- If we have to subtract a bigger digit from a smaller digit, we take 10 as borrow from the left digit and reduce the left digit by 1.
- We then add 8 to the lower digit as (10 in octal is equivalent to 8), and then we decimally subtract the higher digit from this number.

## Examples of Octal Subtraction

Here some octal subtraction examples are shown in the figure.

As shown in the figure,

- (326)
_{8}– (163)_{8}In this,

6 – 3 = 3 (3 < 6, so no borrow needed.)

2 – 6 = 2 + 8 – 6 = 4 (2 < 6 so, we take 10 as borrow from left digit and add 8, and then subtract 6)

3 – 1 – 1 = 2 – 1 (The borrow taken from 3 reduces it to 2 and then we subtract 1 from it)

= 1

= (143)_{8} - (754)
_{8}– (236)_{8}In this,

4 – 6 = 4 + 8 – 6 (4 < 6 so we take 10 as borrow from left and add 8 and then subtract 6)

= 6

5 – 1 – 3 = 4 – 3 (The borrow taken is subtracted from 5 reducing it to 4)

= 1

7 – 2 = 5 (7 > 2 so no borrow is needed)

= (516)_{8}

## Hexadecimal Subtraction

Hexadecimal numbers can have digits ranging from 0-15(F). The following table can be directly referred to while doing hexadecimal subtraction.

0 | 1 | 2 | 3 | 4 | 5 | 6 | 7 | 8 | 9 | A | B | C | D | E | F | |

0 | 0 | F | E | D | C | B | A | 9 | 8 | 7 | 6 | 5 | 4 | 3 | 2 | 1 |

1 | 1 | 0 | F | E | D | C | B | A | 9 | 8 | 7 | 6 | 5 | 4 | 3 | 2 |

2 | 2 | 1 | 0 | F | E | D | C | B | A | 9 | 8 | 7 | 6 | 5 | 4 | 3 |

3 | 3 | 2 | 1 | 0 | F | E | D | C | B | A | 9 | 8 | 7 | 6 | 5 | 4 |

4 | 4 | 3 | 2 | 1 | 0 | F | E | D | C | B | A | 9 | 8 | 7 | 6 | 5 |

5 | 5 | 4 | 3 | 2 | 1 | 0 | F | E | D | C | B | A | 9 | 8 | 7 | 6 |

6 | 6 | 5 | 4 | 3 | 2 | 1 | 0 | F | E | D | C | B | A | 9 | 8 | 7 |

7 | 7 | 6 | 5 | 4 | 3 | 2 | 1 | 0 | F | E | D | C | B | A | 9 | 8 |

8 | 8 | 7 | 6 | 5 | 4 | 3 | 2 | 1 | 0 | F | E | D | C | B | A | 9 |

9 | 9 | 8 | 7 | 6 | 5 | 4 | 3 | 2 | 1 | 0 | F | E | D | C | B | A |

A | A | 9 | 8 | 7 | 6 | 5 | 4 | 3 | 2 | 1 | 0 | F | E | D | C | B |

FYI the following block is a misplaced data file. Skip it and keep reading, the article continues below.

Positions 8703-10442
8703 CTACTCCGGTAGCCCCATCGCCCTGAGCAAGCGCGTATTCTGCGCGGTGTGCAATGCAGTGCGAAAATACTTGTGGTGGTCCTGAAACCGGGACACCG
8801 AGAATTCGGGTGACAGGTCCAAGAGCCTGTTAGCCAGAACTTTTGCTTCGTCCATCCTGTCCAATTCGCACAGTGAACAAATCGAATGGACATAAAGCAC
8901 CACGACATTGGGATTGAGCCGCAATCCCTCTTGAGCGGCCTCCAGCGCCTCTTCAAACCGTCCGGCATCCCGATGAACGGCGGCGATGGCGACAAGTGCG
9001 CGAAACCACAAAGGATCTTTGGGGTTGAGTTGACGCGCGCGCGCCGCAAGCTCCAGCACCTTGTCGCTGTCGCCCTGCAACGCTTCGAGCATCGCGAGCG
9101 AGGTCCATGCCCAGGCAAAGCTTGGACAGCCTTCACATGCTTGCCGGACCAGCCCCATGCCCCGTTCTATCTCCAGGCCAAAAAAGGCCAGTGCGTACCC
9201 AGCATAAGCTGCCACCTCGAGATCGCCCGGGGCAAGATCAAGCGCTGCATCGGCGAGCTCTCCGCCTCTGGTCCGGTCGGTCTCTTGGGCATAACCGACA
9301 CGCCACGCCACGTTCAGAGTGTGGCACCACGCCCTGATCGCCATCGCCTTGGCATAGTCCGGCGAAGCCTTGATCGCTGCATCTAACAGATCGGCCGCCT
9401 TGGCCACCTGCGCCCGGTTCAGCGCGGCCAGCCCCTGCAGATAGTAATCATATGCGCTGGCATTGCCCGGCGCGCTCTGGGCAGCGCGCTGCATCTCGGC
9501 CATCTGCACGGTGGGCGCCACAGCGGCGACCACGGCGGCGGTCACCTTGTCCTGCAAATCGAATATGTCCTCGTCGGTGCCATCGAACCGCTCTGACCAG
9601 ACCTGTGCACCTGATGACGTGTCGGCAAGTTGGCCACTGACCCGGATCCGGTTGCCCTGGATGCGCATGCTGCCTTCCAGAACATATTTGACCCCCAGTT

B | B | A | 9 | 8 | 7 | 6 | 5 | 4 | 3 | 2 | 1 | 0 | F | E | D | C |

C | C | B | A | 9 | 8 | 7 | 6 | 5 | 4 | 3 | 2 | 1 | 0 | F | E | D |

D | D | C | B | A | 9 | 8 | 7 | 6 | 5 | 4 | 3 | 2 | 1 | 0 | F | E |

E | E | D | C | B | A | 9 | 8 | 7 | 6 | 5 | 4 | 3 | 2 | 1 | 0 | F |

F | F | E | D | C | B | A | 9 | 8 | 7 | 6 | 5 | 4 | 3 | 2 | 1 | 0 |

As shown in the table,

- Each digit is obtained by subtracting i
^{th }row and j^{th }column where i and j can vary from 0 to 15.

Digit_{ij}= digit_{rowi}– digit_{columnj} - All the digits shown in red will take a borrow of one from its left digit.

To subtract two hexadecimal numbers, we do the following: –

- We subtract the hexadecimal digits as we would in decimal, taking the values of (A-F) as 10-15 respectively.
- If we get to subtract a bigger digit from a smaller one, we take a borrow of 10 from the left digit, thus its value reduces by 1.
- We add 16 to the smaller digit, as a borrow of 10 in hexadecimal means 16. After adding 16, we perform decimal subtraction again and write down the result’s corresponding hexadecimal digit as the difference.

## Examples of Hexadecimal Subtraction

Here are some hexadecimal subtraction examples shown by the figure.

As shown in the figure,

- (D91)
_{16}– (5B6)_{16}, In this,

1 – 6 = 1 + 16 – 6 (1 < 6, therefore we take a borrow, and 1 becomes 17 on adding 16)

= B (11)

9 – 1 – B = 8 + 16 – B (Reducing 9, it becomes 8. and 8 < B, so we again take borrow and add 16, and then subtract B (11) from it)

= D (13)

D (13) – 1 – 5 = 7 (D is reduced by 1 due to borrow)

= (7DB)_{16} - (3A4)
_{16}– (2F5)_{16}, In this

4 – 5 = 4 + 16 – 5 (4 < 5, therefore we take a borrow, and 4 becomes 20 on adding 16)

= 15 (F)

A – 1 – 15 = 9 + 16–15 (Reducing A, it becomes 9. To subtract 15 from it, a borrow is needed so we add 16 to 9)

= 10 (A)

3 –1 – 2 = 0 (3 is reduced to 2 due to borrow taken from it)

= (0AF)_{16}

## Key Points to Remember

These are the key points to remember in “Arithmetic Subtraction”.

- Subtraction is done starting from the last digits.
- While performing subtraction, if we have to subtract a bigger number from a smaller one, we take a borrow of 10 from the left bit, which gets reduced by 1.
- 10 is the borrow taken in each system as the digit on left is 10 times bigger. 10 represents the base in each system.
- In the binary number system, a borrow is generated only when 1 is subtracted from 0.
- The borrow taken is numerically 2, 8, 10, and 16 in binary, octal, decimal, and hexadecimal number system respectively. This borrow gets added to the smaller digit and then subtraction can be done.
- To subtract numbers in hexadecimal, the values of A-F are replaced with 10-15 respectively.